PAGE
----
Now having said that, a fairly new option added to Pegasus Mail now allows you to tell Pegasus Mail to immediately paste the default signature into a message at the time that the message is created rather than at the time of sending it.  Note that Pegasus Mail cannot possibly know which signature variant to use at this point because the email format type and recipients are not set in stone until you actually click Send.  So, that option also prompts you for the signature variant to use from the default signature, which might not always match up well, but that's life.

Anyway, if you disable the option in the Signatures section to "add this variant of the default signature upon message creation", then you can select the signature set within a message properly and it will be used at the time that you send the email.

<P>In Pegaus Mail, you can define up to 9 different signature "sets", from which you can choose the default signature set on a per-Identity basis (each user can have multiple Identities, a topic which is out of the scope of this document).  Within a signature set, there are the 4 signature "variants" that I talked about above; you don't get to chose which of these 4 are used because it is done automatically based upon the type of email message you send (HTML Rich Text or Plain Text) as well as whether the recipient is local (only applies to NetWare and multi-user standalone configurations) or external (i.e. Internet).  All you get to select is which signature set is the default set.</P> <P>Now having said that, a fairly new option added to Pegasus Mail now allows you to tell Pegasus Mail to immediately paste the default signature into a message at the time that the message is created rather than at the time of sending it.  Note that Pegasus Mail cannot possibly know which signature variant to use at this point because the email format type and recipients are not set in stone until you actually click Send.  So, that option also prompts you for the signature variant to use from the default signature, which might not always match up well, but that's life. </P> <P>Anyway, if you disable the option in the Signatures section to "add this variant of the default signature upon message creation", then you can select the signature set within a message properly and it will be used at the time that you send the email.</P>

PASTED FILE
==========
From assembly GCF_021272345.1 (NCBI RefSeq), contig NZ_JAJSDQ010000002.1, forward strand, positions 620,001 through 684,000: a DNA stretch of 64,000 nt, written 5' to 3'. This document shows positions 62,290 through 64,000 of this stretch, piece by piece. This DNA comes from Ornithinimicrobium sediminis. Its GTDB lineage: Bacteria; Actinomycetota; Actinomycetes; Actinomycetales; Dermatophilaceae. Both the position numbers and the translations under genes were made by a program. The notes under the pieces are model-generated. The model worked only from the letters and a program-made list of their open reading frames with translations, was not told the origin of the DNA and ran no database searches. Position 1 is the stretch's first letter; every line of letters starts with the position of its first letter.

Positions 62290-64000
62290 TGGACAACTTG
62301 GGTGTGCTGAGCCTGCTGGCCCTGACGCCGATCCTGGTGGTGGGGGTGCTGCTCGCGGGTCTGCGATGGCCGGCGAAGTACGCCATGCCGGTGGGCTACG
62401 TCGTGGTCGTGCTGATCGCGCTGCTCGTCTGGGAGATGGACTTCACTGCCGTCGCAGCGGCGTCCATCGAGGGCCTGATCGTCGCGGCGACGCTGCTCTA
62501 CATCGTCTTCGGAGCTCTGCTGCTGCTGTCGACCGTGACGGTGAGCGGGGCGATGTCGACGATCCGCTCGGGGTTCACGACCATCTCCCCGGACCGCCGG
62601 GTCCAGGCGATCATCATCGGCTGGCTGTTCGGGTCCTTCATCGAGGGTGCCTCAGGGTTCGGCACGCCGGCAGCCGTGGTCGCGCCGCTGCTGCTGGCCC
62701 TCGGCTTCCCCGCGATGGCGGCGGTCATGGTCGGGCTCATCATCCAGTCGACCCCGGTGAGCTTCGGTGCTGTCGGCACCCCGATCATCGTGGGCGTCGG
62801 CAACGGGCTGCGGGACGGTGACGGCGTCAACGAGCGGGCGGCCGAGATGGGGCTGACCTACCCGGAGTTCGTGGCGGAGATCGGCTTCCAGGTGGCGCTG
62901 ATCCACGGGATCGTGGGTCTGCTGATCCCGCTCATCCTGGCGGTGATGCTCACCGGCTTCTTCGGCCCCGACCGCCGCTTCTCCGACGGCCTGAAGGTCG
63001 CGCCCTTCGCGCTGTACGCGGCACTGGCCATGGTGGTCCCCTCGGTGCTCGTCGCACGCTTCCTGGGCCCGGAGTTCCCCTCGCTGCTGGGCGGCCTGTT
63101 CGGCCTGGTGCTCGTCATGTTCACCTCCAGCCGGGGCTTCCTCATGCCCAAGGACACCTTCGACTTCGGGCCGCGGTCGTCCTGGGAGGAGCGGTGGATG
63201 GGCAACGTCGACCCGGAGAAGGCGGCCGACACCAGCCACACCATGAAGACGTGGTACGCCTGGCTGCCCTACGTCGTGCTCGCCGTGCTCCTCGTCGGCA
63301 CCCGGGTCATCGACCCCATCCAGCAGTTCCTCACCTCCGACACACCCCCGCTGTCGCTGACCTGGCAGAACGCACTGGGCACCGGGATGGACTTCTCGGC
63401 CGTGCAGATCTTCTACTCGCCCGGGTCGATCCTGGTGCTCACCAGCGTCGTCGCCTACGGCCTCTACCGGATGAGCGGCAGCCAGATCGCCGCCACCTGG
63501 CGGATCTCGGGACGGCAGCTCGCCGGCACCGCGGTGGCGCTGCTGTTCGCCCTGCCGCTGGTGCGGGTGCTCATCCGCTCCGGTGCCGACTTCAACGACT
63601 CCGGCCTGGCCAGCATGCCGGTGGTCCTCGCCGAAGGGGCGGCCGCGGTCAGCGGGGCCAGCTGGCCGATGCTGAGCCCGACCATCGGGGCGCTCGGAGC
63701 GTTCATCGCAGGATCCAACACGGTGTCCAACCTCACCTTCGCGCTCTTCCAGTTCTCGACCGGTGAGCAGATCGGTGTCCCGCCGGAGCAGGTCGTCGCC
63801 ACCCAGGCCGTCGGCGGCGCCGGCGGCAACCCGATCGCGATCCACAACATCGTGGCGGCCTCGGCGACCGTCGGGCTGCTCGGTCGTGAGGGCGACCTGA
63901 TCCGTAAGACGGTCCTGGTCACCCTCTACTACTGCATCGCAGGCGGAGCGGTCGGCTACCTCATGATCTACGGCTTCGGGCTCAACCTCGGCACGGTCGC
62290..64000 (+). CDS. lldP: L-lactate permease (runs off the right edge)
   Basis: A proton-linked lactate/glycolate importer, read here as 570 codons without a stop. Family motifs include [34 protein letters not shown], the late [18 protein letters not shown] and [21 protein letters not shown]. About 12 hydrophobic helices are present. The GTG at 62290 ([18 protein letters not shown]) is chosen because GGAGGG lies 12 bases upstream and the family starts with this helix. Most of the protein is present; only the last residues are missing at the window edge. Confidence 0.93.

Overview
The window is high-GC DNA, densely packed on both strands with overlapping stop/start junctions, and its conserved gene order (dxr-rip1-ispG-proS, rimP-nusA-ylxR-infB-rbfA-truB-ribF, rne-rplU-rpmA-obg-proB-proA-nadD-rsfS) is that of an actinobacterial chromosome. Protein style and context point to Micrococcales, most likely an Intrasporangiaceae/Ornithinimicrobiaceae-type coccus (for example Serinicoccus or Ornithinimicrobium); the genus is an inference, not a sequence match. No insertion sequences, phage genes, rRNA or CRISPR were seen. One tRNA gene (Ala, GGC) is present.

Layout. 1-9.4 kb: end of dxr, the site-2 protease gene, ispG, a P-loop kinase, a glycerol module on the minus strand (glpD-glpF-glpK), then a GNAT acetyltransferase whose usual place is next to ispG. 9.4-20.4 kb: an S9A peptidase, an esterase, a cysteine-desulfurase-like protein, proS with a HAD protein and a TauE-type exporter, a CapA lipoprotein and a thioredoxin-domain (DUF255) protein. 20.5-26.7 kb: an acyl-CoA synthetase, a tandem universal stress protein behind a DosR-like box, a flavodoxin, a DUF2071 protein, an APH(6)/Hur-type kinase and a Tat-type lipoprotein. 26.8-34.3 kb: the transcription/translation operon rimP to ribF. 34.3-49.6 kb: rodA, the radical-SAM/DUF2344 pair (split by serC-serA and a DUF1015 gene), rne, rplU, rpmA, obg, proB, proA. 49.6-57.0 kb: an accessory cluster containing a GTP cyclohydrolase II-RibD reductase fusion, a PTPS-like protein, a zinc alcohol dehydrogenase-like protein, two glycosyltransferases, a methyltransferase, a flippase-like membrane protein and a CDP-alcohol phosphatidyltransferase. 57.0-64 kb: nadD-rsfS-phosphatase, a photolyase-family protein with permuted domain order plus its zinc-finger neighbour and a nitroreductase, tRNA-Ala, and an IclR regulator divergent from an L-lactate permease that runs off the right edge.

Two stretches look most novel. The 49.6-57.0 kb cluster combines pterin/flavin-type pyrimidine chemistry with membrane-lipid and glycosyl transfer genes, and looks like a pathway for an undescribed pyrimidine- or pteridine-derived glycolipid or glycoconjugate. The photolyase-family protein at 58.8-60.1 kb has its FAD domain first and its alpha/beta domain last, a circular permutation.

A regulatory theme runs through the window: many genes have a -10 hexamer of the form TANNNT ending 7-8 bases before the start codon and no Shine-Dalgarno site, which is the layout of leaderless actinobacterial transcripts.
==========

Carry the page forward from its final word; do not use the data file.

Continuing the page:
In Pegaus Mail, you can define up to 9 different signature "sets", from which you can choose the default signature set on a per-Identity basis (each user can have multiple Identities, a topic which is out of the scope of this document).  Within a signature set, there are the 4 signature "variants" that I talked about above; you don't get to chose which of these 4 are used because it is done automatically based upon the type of email message you send (HTML Rich Text or Plain Text) as well as whether the recipient is local (only applies to NetWare and multi-user standalone configurations) or external (i.e. Internet).  All you get to select is which signature set is the default set.

Now having said that, a fairly new option added to Pegasus Mail now allows you to tell Pegasus Mail to immediately paste the default signature into a message at the time that the message is created rather than at the time of sending it.  Note that Pegasus Mail cannot possibly know which signature variant to use at this point because the email format type and recipients are not set in stone until you actually click Send.  So, that option also prompts you for the signature variant to use from the default signature, which might not always match up well, but that's life.

Anyway, if you disable the option in the Signatures section to "add this variant of the default signature upon message creation", then you can select the signature set within a message properly and it will be used at the time that you send the email.